Scene 1 – Gianicolo (park/hill). EXT – afternoon.
From black to backward. That black is the inner view of the barrel of the Gianicolo cannon. As we’re out of there: BUM. Smoke and a great explosion. All at a sudden. The birds fly all brusquely over and toward the, once in a lifetime blue, sky. It is midday, and Rome knows it now. A beautiful summer sun over-reigns. Few spectators clap for the cannon shot. The overwhelming statue of Garibaldi on the top of Gianicolo appears. On its pedestal, a nostalgic (from Fascism) stumbles upon the inscription ‘Roma o Morte’ (Rome or death). Among the busts pointing the alley, a woman in her sixties smokes in the shade and read the paper. Discrete, up to the exteriors of the grandiose window of the Gianicolo church, we can peep inside.
An adult chorus in black dresses is perfectly performing sacred music. It is I Lie by David Lang. And we shake at it. But we stay here a second. We get far to see the nice big fountain before the church. Now the classical music is deadened again, far but present, and melt with the words of a forty years old tour guide. Bold, woman, she’s pushing up with the arm a closed red parasol to keep a group of Japanese tourists of middle age who keenly listen to her rigmarole on the monuments all gathered. The guide – a microphone hanging from her neck – tells history and beauty of the Fontanone with a very Roman accent staining her English.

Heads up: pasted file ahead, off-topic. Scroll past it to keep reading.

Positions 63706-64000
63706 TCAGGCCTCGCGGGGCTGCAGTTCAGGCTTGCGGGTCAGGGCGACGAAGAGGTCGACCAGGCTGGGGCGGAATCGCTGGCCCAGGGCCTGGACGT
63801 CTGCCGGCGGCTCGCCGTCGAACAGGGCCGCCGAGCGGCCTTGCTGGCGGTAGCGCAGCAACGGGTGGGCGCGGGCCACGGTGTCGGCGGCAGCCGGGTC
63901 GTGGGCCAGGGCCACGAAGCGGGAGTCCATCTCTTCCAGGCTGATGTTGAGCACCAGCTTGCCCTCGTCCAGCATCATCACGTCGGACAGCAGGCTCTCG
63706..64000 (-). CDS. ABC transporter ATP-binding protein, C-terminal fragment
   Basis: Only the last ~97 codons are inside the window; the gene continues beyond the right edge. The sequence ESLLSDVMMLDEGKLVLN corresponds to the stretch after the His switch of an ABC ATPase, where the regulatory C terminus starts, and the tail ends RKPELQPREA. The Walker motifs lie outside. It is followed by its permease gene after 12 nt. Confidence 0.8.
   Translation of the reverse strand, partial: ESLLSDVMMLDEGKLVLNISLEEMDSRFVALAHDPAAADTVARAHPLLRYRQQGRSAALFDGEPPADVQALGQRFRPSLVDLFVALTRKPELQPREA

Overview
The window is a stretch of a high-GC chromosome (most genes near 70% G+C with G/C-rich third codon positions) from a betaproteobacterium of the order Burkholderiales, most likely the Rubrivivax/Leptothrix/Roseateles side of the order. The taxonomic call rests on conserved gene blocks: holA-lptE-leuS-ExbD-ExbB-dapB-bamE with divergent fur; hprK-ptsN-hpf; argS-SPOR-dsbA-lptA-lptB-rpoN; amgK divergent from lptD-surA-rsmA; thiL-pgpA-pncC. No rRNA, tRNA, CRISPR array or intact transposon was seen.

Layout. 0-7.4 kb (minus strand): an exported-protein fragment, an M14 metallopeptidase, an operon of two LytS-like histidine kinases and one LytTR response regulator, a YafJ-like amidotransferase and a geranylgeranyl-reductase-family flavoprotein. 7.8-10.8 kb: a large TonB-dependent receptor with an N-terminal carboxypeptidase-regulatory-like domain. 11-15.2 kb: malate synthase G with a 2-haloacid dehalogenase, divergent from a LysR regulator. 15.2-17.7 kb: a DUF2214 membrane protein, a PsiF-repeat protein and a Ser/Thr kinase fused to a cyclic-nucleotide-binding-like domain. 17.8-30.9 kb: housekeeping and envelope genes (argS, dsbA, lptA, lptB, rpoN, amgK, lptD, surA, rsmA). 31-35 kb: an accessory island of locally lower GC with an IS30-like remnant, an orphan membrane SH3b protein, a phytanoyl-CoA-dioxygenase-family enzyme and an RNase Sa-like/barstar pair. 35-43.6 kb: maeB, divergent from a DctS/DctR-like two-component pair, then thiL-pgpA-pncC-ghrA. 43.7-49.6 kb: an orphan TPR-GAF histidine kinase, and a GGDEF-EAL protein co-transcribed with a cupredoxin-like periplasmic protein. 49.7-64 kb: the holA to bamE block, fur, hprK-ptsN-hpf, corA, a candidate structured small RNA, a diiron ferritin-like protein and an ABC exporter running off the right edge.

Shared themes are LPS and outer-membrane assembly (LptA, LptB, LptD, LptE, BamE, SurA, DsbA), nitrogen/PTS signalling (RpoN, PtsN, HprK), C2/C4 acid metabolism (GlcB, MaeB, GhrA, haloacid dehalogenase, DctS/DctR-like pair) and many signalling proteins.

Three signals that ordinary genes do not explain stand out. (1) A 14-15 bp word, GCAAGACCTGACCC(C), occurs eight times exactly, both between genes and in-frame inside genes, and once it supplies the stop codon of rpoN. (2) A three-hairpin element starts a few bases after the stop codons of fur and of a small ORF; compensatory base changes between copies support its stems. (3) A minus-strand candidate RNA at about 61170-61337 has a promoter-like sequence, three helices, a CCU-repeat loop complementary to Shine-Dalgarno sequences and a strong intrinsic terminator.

A 50 years old Japanese detaches from the group. Called by something more interesting beyond, he goes far. He slowly crosses the street and go toward the balustrade windowing the city. We follow him. Behind him, on the back, a touristic bus, its driver smokes and phone. And now, extra diegetic, the sacred music revamps its volume. The Japanese reaches the balustrade and we with us, revealing as a real dream, downstairs, in all its overflowing beauty: Rome. The sun is wetting her. The sacred music, on its climax of emotion, coddles the most enchanting city of the world.
The Great Beauty (La Grande Bellezza) – film, script extract, first part (Paolo Sorrentino, Umberto Contarello) – translation by Slow Words
Watch this scene with the director’s comment: